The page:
Top Four Places to Eat Yakitori in Kawasaki
Squished between the two massive megalopolises of Tokyo and Yokohama, but not quite as attractive as the touristic areas of Kamakura or Hakone, lies the city of Kawasaki. Nevertheless, when crossing the Tama River that forms a natural border between Tokyo and Kawasaki, the wide river itself, surrounded by vast green grass on all sides, feels like you're entering into an unknown paradise.
If you do make the trip to Kawasaki and take a walk around the train station, you'll find that it is a city bustling with charming people working at local mom-and-pop stores, offices and factories. The east exit of the train station boasts a fancy glass wall entrance worthy of a theme park, although the old iron bridge of the Keikyu line just a few meters away is an unfortunate letdown. Well, that's been the case for a long time anyway. Past the bridge is the entrance to Nakamise Street, recognizable with its man-drinking-from-the-bottle statue on the entrance gate.
Today, let's visit a few restaurants and try out what could be called Kawasaki comfort food—yakiniku.
Toritei (east exit of Kawasaki Station)
For many years, Ginryugai has been the most animated district of Kawasaki.
However, it is not a touristic destination. After a short time walking through these estranged streets, outsiders may be taken over by a faint sense of alienation. That said, the welcoming lights of this restaurant is sure to be of some comfort to us non-locals.
A bunch of ojisan ("middle-aged men" in Japanese) are already "lifting elbows" at the counter.
It seems that customers come in early here. The place has only just opened for the day but the counter, table and tatami seats are already filled up.
Yakiniku restaurants are usually smoky, but the kitchen here is very clean. You can see the menu handwritten on Japanese paper swaying in the gentle breeze from the air conditioner. This place is an ojisan's heaven.
I overhear the master saying to the person sitting next to me that there would be no meaning in coming here if I didn't try their "seseri." Tempted, I decide to order the seseri, which I know is relatively rare as far as chicken cuts go.
It's actually a tiny piece of meat from the back of the chicken's neck. Playing the important role of linking the chicken's head to its back, this muscular meat is chewy and flavorful.
As expected, the seseri that I am served is consistently tasty. A true ojisan delicacy. I also order some octopus sashimi, which is firm, almost crunchy in texture.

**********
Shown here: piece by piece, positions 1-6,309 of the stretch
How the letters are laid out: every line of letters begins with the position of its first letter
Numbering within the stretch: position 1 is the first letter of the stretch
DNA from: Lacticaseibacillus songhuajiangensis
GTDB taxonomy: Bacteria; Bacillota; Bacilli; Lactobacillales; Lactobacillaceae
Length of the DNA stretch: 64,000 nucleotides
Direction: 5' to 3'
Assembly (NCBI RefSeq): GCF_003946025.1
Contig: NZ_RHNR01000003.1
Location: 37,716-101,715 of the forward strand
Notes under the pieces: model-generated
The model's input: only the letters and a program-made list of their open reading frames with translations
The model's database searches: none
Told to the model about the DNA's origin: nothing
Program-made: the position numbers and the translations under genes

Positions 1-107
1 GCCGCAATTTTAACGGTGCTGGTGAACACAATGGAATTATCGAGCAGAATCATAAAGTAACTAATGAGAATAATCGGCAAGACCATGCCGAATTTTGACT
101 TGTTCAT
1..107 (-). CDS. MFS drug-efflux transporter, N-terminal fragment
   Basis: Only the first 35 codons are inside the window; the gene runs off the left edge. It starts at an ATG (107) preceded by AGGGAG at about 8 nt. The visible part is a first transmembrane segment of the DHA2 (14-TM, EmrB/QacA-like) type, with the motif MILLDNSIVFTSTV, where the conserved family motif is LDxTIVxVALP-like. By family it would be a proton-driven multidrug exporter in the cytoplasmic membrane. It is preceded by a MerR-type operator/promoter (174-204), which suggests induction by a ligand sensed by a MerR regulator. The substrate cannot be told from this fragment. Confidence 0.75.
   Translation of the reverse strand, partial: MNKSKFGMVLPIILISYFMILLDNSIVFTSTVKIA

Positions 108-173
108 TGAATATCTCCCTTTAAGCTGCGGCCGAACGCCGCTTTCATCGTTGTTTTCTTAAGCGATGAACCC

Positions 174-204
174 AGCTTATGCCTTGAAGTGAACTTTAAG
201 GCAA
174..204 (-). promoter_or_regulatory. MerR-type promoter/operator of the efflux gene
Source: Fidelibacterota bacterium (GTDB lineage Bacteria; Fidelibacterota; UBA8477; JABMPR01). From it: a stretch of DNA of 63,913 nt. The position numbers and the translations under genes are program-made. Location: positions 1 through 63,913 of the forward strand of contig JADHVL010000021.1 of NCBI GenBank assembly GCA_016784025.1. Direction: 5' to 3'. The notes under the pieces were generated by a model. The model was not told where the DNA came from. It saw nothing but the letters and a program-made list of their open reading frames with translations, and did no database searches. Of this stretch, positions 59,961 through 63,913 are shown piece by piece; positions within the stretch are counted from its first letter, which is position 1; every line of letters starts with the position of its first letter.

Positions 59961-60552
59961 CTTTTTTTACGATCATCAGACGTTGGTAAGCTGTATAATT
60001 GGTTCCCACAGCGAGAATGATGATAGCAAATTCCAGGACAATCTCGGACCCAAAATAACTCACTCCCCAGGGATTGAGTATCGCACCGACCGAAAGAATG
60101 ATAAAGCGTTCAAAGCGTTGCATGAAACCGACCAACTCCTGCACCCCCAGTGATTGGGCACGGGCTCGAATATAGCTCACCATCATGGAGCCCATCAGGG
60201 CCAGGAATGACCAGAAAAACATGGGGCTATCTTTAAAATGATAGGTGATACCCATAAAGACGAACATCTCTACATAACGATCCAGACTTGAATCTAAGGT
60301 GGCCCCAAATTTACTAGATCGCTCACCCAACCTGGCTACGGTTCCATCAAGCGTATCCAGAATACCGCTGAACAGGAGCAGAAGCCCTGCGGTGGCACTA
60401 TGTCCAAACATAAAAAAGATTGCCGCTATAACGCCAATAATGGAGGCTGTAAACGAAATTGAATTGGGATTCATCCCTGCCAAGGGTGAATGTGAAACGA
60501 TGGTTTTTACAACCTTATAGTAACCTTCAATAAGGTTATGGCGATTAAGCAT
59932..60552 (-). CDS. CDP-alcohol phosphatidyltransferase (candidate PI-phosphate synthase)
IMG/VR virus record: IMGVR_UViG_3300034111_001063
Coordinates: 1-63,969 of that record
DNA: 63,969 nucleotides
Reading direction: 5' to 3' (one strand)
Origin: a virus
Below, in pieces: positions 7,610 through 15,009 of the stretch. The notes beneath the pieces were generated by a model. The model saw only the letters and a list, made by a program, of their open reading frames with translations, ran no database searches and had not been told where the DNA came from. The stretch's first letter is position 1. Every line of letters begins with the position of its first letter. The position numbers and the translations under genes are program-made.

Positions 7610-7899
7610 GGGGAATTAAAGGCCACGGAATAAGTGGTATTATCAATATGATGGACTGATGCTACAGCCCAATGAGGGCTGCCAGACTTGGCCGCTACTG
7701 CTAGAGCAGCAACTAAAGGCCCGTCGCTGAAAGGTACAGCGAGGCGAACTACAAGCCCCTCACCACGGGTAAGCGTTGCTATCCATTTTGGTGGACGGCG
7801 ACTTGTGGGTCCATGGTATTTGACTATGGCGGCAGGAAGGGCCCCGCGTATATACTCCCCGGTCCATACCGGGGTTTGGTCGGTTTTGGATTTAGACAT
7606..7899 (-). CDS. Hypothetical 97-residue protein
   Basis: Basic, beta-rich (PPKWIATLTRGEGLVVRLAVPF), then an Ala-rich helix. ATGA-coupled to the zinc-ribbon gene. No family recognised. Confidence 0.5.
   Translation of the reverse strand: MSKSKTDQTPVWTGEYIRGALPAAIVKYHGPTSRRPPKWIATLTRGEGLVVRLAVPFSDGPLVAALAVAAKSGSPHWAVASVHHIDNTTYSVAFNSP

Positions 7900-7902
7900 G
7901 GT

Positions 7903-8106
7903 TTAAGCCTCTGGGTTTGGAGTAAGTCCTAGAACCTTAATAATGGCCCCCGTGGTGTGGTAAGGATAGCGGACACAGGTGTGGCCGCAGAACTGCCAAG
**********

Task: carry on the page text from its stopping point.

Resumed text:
When leaving the restaurant, the master kindly suggests we try his duck and tofu dish the next time we visit.
The ojisan's paradise—Toritei. But regardless of whether you're an ojisan or not, make sure to try the seseri here when you visit Kawasaki.
Torihiko (east exit of Kawasaki station)
Deep inside Nakamise Street is the meeting place of Kawasaki's thirsty souls and yakiniku lovers—Torihiko. Opened in the Showa era, this yakiniku store has been feeding the local ojisans for more than 50 years.
In the kitchen, you can see the cooks prepare each skewer with great care. Quality chicken from Tottori prefecture, Oyama chicken, is used to make plump, juicy yakitori. The current master is the third generation to manage this venue, and works together with his mother.
Shura Shushushu (Musashi-Kosugi)
A short ride on the Nambu Line from Kawasaki Station will take you to Musashi-Kosugi Station. In a short period of time, department stores and tall apartments have risen up around the station.
A few steps away from the trendy station, we find Shura Shushushu, a former house that was converted into a restaurant. The interior looks like the ideal hideout to spend an animated evening.
The selling point of this restaurant is the "electric cooking." This is a cooking technique that enhances chicken's flavor to make unique, juicy yakiniku. The resulting yakiniku has a distinctive taste, different from the usual charcoal-grilled yakiniku.
The regulars here are fond of the liver yakiniku, which is cooked with great dexterity by the chef. To anyone who is not fond of chicken liver—come and try it here!
Finally, let's hop on the Toyoko Line and head to Motosumiyoshi, which is just one station away from Musashi-Kosugi. Right at the end of the shopping street, you'll see a restaurant with a wooden signboard: Keita.
The yakitori here is made of Oyama chicken grilled with a salt blend of rock salt and Uji salt. The toasted liver is one of the popular yakiniku here. Also, limited to only 10 skewers a day, are their soft-boiled quail eggs—another Keita signature dish. No second helpings allowed!
The master, a saké sommelier, has chosen the best local sakés and shochu to accompany his yakitori.